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ERIC Number: ED554390
Record Type: Non-Journal
Publication Date: 2013
Pages: 249
Abstractor: As Provided
Reference Count: N/A
ISBN: 978-1-3031-8970-8
ISSN: N/A
Managing Mathematics: How Does Classroom Management Affect the Maintenance of High Cognitive Demand Tasks during Lessons with Standards-Based Instructional Materials?
Barriteau Phaire, Candace
ProQuest LLC, Ph.D. Dissertation, New York University
The teaching and learning of mathematics has been the subject of debate for over 30 years and the most recent reform efforts are in response to concerns regarding the mathematical competence of students in the United States (Ball, Hill, & Bass, 2005; Battista, 1994; Cavanagh, 2008). Standards-based Instructional Materials (SBIM) allows teachers to develop opportunities for students to engage in "problems that require thinking, planning, reasoning, computing, and evaluating" (Hirsch, 2007, p. 73). SBIM "embody an approach to mathematics teaching and learning that is qualitatively different from textbooks or instructional resources previously available," and offer increased opportunities for students to engage in cognitively demanding mathematical tasks (Stein et al., 2007, p. 320). While SBIM include many tasks that require a high level of cognitive demand for students to engage in the mathematical tasks, these materials alone will not enhance students' mathematical competence. The learning environment and the instructional practices must be appropriate for students to engage in tasks that require high levels of cognitive demand. One of the challenges in creating a classroom environment suitable for these types of instructional materials is maintaining the high cognitive demand of mathematical tasks once implemented (Henningsen & Stein, 1997). In their examination of classroom-based factors that can shape student engagement with cognitively demanding tasks, researchers Henningsen and Stein (1997) found that difficulty with classroom management was a primary factor identified when tasks declined to the lowest cognitive demand level of "no mathematical activity." It would then seem that to achieve cognitively demanding mathematics activities that lead to higher levels of mathematical thought, attention to classroom management in the teaching of mathematics is a topic to examine deeply. Since classroom management is a concern of both novice and more experienced teachers, (Evrim, Gokce & Enisa, 2009; Marzano & Marzano, 2003), this dissertation has focused on how different elements of classroom management can impact the high cognitive demand level of mathematical tasks with Standards-based instructional materials. As others studies have explored classroom management using quantitative measures, this study has employed qualitative methods including interviews, classroom observations and teacher generated lesson plans as important sources of data. The results indicate that when certain elements of classroom management are present during lessons, there is a better chance that high cognitive demand can be maintained than when those elements are absent. [The dissertation citations contained here are published with the permission of ProQuest LLC. Further reproduction is prohibited without permission. Copies of dissertations may be obtained by Telephone (800) 1-800-521-0600. Web page: http://www.proquest.com/en-US/products/dissertations/individuals.shtml.]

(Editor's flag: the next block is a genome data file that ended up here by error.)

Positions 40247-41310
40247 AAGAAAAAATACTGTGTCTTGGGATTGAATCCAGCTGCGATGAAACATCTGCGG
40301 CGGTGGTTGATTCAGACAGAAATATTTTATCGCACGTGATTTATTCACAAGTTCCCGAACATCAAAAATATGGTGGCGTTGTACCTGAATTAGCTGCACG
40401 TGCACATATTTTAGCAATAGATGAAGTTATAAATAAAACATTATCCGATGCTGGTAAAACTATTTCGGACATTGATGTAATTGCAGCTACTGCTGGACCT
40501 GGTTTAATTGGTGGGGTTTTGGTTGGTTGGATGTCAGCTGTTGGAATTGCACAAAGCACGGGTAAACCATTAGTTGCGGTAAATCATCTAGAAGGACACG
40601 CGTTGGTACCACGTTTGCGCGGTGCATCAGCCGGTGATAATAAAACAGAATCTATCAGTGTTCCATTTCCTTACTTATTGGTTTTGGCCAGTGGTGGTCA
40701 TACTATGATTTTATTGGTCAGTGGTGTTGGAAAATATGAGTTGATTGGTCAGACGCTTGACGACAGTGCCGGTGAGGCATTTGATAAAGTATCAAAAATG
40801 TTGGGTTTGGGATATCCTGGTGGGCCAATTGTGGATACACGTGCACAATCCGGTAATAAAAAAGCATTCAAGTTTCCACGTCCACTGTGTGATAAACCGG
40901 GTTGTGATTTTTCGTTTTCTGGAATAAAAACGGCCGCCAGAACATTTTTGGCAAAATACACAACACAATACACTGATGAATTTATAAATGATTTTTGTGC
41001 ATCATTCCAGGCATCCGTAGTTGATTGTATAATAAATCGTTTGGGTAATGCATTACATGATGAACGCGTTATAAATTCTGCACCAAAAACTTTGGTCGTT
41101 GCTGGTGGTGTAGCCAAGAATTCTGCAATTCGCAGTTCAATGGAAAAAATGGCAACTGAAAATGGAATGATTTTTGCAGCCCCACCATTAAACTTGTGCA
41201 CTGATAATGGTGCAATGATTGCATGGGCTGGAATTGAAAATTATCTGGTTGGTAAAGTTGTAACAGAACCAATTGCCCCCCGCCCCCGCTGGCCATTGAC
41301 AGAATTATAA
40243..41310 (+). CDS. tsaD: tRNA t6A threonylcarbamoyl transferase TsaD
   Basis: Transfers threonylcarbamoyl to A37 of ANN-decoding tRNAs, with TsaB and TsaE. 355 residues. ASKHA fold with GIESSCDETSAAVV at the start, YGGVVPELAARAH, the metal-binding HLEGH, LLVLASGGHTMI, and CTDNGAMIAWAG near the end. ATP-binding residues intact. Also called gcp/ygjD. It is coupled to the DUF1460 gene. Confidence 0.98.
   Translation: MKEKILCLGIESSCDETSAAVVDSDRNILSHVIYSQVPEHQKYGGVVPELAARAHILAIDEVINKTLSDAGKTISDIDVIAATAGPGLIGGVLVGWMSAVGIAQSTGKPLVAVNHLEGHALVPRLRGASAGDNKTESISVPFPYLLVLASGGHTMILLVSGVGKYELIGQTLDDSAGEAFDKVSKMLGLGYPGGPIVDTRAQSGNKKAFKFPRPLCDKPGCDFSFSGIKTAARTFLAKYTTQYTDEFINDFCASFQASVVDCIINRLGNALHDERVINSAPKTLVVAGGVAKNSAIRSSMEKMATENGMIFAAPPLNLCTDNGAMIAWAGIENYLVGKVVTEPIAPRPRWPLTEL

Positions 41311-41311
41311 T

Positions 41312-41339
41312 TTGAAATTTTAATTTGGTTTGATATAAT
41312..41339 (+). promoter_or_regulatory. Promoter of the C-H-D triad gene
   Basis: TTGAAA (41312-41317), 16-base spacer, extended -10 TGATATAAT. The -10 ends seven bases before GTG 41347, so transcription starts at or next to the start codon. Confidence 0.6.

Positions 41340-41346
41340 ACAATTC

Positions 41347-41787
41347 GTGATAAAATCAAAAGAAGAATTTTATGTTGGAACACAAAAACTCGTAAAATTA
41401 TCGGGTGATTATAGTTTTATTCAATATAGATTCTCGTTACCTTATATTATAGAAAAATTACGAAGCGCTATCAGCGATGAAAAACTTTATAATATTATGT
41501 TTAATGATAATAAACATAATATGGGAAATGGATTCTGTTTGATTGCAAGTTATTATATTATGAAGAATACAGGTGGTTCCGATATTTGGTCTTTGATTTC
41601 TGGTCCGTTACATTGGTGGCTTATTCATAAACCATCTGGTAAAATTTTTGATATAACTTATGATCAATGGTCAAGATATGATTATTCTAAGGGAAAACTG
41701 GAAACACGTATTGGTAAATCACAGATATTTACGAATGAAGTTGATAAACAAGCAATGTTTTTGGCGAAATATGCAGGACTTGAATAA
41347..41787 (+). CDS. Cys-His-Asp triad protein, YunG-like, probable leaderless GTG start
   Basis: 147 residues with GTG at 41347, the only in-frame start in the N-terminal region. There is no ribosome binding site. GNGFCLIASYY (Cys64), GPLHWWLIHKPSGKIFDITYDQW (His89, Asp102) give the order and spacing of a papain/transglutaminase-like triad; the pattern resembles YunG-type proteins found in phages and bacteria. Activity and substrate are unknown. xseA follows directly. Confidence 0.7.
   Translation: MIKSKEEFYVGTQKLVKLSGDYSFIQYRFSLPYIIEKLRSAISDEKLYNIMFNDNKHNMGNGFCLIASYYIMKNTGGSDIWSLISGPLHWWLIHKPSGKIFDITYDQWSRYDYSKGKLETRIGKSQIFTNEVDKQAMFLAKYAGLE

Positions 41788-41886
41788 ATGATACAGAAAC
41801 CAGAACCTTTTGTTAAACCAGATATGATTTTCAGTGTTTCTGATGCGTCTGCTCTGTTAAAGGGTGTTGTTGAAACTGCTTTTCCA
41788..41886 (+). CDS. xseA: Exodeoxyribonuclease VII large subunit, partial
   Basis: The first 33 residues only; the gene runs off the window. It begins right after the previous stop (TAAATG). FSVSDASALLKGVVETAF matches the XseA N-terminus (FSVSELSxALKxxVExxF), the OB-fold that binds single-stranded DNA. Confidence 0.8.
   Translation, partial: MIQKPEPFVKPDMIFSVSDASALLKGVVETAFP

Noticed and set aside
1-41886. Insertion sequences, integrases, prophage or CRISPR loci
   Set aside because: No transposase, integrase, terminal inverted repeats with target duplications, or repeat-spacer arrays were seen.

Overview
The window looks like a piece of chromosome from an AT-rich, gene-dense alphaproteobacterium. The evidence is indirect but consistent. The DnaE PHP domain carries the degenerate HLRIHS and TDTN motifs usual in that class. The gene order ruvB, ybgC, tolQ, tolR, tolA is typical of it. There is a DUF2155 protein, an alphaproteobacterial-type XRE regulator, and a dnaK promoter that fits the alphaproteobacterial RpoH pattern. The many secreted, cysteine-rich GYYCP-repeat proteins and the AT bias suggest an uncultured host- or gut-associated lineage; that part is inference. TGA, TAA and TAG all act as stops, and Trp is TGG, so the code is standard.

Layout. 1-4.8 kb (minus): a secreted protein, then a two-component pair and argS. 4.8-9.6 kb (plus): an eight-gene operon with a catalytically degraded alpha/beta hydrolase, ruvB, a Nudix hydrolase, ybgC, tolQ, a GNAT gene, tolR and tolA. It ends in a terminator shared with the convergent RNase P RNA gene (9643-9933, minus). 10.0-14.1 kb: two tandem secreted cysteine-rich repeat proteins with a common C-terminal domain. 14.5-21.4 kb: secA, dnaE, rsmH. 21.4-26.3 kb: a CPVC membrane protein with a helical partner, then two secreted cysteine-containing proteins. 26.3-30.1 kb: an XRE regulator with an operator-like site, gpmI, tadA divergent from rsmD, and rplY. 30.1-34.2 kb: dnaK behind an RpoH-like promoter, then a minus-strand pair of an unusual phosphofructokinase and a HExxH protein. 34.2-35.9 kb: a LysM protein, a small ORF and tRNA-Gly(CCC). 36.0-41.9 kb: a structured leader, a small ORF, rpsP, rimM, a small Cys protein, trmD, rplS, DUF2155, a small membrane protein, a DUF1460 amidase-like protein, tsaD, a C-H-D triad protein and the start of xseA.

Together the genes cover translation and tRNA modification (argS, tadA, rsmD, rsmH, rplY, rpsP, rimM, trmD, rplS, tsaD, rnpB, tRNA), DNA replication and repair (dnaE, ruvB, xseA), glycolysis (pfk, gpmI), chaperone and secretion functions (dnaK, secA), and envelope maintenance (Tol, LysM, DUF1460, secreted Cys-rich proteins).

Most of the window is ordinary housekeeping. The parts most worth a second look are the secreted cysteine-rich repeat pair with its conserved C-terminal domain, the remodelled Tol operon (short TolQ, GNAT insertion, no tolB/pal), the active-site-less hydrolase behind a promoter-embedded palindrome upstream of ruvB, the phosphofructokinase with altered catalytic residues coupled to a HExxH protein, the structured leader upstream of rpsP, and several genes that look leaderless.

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Publication Type: Dissertations/Theses - Doctoral Dissertations
Education Level: N/A
Audience: N/A
Language: English
Sponsor: N/A
Authoring Institution: N/A